BOC votes 4-1 to set millage rate at 16.5
Spraggins casts ‘No’ vote, but sayshe supports 1 mill tax for TUIDA
by Ashley Biles Associate Editor
The Upson County Board of Commissioners set the 2013 millage rate at 16.5 mills in a special meeting held Wednesday evening. Prior to the vote being called, Commissioner Steve Hudson asked if there was any way the county could get by with setting a lower rate. However, County Manager Jim Wheeless stated that he had searched for a way, but came up dry; noting that without raising the rate to 16.5 mills, the county would not have enough funds to pay their bills. The board voted 4-1 to approve the rate with Commissioner Frank Spraggins casting the only no vote, but he stated he wanted to say for the record he did support the funding dedicated to the Thomaston-Upson Industrial Development Authority. Chairman Rusty Blackston stated that as much as he hated to say it, the motion passed.
The county held a total of three public hearings for the citizens to voice their opinions and concerns about this year’s property tax rate, with the final one being held before the seven o’clock meeting Wednesday. During the final hearing, Laurie Mameli shared her concerns with the board about an increase in the millage rate.
“I love Upson County, I really do,” said Mameli. “We have lived here since 1988 and we’ve had tax increases before which is to be expected. But, I’m very concerned about this one. Everything is going up and we have people on fixed incomes here. Food is up 20-50 percent, fuel is up; I understand that budgets have to come up because of that. This year is going to be rough, but next year is going to be rougher. What are we going to do next year with the health insurance?”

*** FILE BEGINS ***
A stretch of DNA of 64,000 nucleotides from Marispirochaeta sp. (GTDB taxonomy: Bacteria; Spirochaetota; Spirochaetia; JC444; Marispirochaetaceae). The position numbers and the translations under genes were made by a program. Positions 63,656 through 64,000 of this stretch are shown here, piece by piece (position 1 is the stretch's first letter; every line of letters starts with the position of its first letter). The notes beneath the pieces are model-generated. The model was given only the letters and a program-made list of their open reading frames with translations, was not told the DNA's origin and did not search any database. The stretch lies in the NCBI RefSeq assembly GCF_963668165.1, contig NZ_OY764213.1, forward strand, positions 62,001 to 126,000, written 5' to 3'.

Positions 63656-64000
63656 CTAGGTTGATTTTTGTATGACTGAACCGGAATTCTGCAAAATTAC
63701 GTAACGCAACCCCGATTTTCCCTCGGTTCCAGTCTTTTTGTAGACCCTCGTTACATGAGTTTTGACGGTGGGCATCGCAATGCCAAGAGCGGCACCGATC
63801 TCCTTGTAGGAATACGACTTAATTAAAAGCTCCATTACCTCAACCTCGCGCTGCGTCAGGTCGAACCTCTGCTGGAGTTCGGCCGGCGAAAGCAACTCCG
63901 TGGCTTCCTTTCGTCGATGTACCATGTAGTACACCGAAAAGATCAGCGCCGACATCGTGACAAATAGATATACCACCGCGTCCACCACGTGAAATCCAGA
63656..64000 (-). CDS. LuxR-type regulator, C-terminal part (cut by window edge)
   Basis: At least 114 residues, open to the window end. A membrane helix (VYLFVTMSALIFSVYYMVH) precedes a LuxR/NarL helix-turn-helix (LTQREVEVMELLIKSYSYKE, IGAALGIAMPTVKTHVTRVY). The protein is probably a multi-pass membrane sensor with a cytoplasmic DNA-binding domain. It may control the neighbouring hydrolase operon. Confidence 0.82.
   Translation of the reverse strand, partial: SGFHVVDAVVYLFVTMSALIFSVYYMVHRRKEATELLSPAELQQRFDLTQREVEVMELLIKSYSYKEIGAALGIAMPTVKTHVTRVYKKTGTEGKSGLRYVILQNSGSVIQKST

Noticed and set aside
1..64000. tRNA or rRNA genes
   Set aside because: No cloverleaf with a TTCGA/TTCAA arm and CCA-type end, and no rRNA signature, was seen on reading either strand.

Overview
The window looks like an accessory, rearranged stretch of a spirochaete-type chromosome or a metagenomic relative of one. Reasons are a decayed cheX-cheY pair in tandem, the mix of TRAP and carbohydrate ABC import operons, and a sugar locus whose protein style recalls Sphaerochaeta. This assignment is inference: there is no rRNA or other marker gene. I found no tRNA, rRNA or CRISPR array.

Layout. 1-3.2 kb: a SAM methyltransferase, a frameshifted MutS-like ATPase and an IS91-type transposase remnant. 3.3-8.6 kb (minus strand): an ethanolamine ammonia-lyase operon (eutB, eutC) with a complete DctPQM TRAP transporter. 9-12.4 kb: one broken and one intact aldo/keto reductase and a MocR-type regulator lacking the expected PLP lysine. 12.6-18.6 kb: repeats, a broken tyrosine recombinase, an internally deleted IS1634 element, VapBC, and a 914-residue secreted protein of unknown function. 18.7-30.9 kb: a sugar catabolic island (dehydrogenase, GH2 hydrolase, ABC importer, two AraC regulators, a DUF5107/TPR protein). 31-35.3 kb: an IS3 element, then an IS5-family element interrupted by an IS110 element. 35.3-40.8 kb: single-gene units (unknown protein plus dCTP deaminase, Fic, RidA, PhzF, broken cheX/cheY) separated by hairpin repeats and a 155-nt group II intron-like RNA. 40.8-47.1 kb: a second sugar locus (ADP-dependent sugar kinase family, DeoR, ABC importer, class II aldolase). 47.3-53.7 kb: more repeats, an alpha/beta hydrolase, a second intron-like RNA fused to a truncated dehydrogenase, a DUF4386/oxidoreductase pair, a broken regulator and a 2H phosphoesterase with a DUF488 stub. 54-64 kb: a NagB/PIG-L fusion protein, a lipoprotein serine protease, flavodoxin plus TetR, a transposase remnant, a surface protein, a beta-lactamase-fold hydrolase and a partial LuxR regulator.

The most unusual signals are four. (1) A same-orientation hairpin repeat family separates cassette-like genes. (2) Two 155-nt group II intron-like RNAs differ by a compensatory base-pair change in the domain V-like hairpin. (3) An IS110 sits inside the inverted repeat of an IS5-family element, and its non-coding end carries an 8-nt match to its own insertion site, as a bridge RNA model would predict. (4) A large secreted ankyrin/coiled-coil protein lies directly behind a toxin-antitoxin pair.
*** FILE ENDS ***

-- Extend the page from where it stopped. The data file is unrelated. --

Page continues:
Blackston stated that the county is looking into ways that the cost of insurance can be cut, perhaps with more of the expense being put on the employees. However, he noted that is a fine line to walk because employees may begin to look for employment elsewhere if there is too much of a burden put on them.
He continued saying the county is trying to keep costs down by using the operating budget for basically repairs and maintenance and they are not taking on any major projects. The projects that are seen going on around town, such as the new flag football fields behind the Government Complex, are all being done with SPLOST funding.
County Attorney Ed Trice stated that he normally doesn’t say much at these meetings, but he felt this time it would be appropriate. Trice noted for the last 10-15 years the state of Georgia has constantly shifted the burden of services from the state to the local governments, who have had to absorb the shift by either raising taxes or cutting their own budgets to cover the expenses. One example he gave was the Gilmore Center, which used to be almost completely funded by the state until about 10 years ago when the funding was cut substantially. The county stepped up to support the center, which at the time was about $35,000, but due to continued cuts is now near $100,000.
“I think the state has figured out the way they can balance the budget is on the backs of the local governments,” said Trice. “I’m not saying it is sour grapes, I’m just saying it is a reality.”
Chairman Blackston noted the board is trying to cut back as much as they can in all areas of county government and will be taking a hard look and making cuts for the 2014 budget.
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